|Lemony Snicket's A Series of Unfortunate Events (2004)
Starring: Jim Carrey, Meryl Streep, Jude Law, Emily Browning, Liam Aiken, Kara & Shelby Hoffman
Director: Brad Silberling
It seems unfair to say that “Lemony Snicket’s A Series of Unfortunate Events” is a letdown, but a letdown it is. For all it gets right – the art direction is spectacular, the casting is inspired, and the shuffling of the first three books into one story was handled remarkably well – there is one thing fatally missing from the goings on, which is a sense of genuine peril. For all of the bad things that happen to the protagonists, and there are a lot of them, it never feels as though anything is really at stake. Is it so wrong to actually scare children a little?
The movie starts brilliantly, with a claymation-type opening scene of a forest filled with the warm and fuzzy friends of The Littlest Elf. The Littlest Elf was a happy bloke with a chipmunk laugh… and he lasts about 30 seconds before the narrator, one Lemony Snicket (Jude Law), sets us straight. This is anything but a happy story. There are no warm fuzzies to be found for miles. Rather, we learn that the Baudelaire children, eldest daughter Violet (Emily Browning), bookworm Klaus (Liam Aiken), and the ever-teething toddler Sunny (Kara & Shelby Hoffman), are now orphans; their beautiful house just burned to the ground, and their parents perished in the blaze. The children, seemingly happy and well adjusted, don’t shed a tear. Perhaps they misheard the news.
The executor of their parents’ estate, clueless banker Mr. Poe (Timothy Spall), sends them off to live with their nearest relative, who is anything but. Count Olaf (Jim Carrey) leads a theater troupe but can’t act, a buffoon who seems to have a hypnotic influence over all the adults despite being as difficult to see through as Saran Wrap. Olaf makes no bones about his intent to liberate the orphans from their inheritance; he’s also not afraid to administer some good old fashioned child abuse, smacking Klaus and locking Sunny in a bird cage dangling outside of a third story window. As for Violet, well, he marries her. Jerry Lee Lewis must be seething with jealousy.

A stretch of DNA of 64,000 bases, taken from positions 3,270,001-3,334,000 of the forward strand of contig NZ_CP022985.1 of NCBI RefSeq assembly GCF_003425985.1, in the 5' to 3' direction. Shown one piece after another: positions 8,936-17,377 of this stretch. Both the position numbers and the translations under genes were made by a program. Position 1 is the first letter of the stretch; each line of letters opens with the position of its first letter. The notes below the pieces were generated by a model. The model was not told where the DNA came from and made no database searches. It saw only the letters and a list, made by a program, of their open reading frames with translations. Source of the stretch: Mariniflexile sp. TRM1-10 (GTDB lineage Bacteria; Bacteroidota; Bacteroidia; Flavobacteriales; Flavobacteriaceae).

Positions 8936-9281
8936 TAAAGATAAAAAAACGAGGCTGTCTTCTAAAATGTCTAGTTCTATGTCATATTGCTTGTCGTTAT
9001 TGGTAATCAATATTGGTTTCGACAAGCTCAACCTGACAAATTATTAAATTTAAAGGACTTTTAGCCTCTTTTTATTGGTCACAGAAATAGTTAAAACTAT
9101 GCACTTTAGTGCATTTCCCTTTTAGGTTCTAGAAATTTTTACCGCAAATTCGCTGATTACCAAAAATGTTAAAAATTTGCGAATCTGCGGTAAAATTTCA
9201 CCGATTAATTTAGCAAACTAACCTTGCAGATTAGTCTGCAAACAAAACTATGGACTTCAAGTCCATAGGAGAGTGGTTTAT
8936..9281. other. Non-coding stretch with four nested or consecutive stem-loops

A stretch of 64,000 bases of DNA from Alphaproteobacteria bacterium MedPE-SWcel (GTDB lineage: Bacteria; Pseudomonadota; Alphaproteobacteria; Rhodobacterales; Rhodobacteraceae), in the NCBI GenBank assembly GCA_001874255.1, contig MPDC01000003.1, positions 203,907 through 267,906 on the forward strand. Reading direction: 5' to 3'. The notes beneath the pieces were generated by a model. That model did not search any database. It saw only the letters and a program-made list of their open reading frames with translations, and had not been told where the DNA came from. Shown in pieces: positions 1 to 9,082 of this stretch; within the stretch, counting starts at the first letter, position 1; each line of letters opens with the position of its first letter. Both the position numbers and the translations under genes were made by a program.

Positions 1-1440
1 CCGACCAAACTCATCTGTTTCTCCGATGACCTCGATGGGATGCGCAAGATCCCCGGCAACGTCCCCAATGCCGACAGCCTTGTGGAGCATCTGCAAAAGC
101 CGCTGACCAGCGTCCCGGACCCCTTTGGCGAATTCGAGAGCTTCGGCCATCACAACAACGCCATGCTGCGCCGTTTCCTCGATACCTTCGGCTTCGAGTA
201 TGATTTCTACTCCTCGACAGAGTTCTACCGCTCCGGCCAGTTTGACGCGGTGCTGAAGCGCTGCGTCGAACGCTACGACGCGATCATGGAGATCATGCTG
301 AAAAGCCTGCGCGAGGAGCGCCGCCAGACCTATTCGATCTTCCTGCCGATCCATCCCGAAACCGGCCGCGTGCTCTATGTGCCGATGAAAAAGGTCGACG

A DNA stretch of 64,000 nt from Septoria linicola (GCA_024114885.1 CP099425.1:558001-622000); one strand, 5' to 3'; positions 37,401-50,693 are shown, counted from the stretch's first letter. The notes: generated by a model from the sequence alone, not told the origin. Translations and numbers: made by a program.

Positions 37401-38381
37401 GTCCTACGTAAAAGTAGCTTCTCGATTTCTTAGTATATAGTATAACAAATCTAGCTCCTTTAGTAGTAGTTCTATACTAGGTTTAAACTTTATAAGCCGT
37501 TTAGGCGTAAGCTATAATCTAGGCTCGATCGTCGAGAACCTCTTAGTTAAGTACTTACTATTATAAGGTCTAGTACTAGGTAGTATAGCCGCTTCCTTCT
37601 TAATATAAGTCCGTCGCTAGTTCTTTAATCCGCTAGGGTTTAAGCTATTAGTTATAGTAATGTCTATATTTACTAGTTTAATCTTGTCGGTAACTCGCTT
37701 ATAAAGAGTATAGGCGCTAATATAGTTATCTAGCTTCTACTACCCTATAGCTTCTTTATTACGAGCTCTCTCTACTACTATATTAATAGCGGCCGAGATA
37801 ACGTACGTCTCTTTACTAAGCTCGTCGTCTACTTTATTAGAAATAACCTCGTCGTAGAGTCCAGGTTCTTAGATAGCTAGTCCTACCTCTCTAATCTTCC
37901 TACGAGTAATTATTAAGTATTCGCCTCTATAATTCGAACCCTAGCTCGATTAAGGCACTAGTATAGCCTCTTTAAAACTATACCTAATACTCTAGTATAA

You can tell right away why Carrey was attracted to the role. Since they blended the first three books into one movie (they were clearly unafraid to tweak major plot points in the books, and for the most part their instincts were dead on), Carrey plays three very different characters, the second and third of which are far more interesting than Count Olaf. Perhaps calling them more interesting is unfair; the truth is they’re not as over the top. Olaf seems too “Grinch”-like, a caricature of a copy of a fax of a humorous villain, whereas the "scientist" and "sea captain" he portrays later – the latter of which seems to be modeled entirely after Hank Azaria's Captain McAllister on "The Simpsons" – are more amusing because Olaf has established that he's not a master thespian, and then he offers irrefutable proof. Some amusing cameos appear throughout as well, though it will take Slick Willie Clinton to convince me why the appearance of the AFLAC duck was at all necessary.
You could argue that the orphans of the “Lemony Snicket” series deserved better than this, but then again, maybe they didn’t. After all, there wasn’t a single adult on the same continent as them that took them seriously for a second. Why should the viewers of their story take them any more seriously? That said, the series is not without its potential, so maybe this will be like “Spider-Man” or “X-Men,” where the filmmakers learn from their mistakes the first time and nail the landing the second time. After all, it’s not like the filmmakers got everything wrong. They just didn’t get the right things right.
The two-disc special collector’s edition DVD of “Lemony Snicket’s A Series of Unfortunate Events” may not be the best buy for just any fan of the film, but it offers more than enough extras to keep you busy for several days. Disc one includes two audio commentary tracks (one by director Brad Silberling and the other by Lemony Snicket), three production featurettes, and a collection of 11 deleted scenes and five outtakes. On the second disc are even more production featurettes (12 to be exact) with three of those dedicated to sound design and four focusing just on the special effects of the film. Three photo galleries wrap up the bonus material for disc two.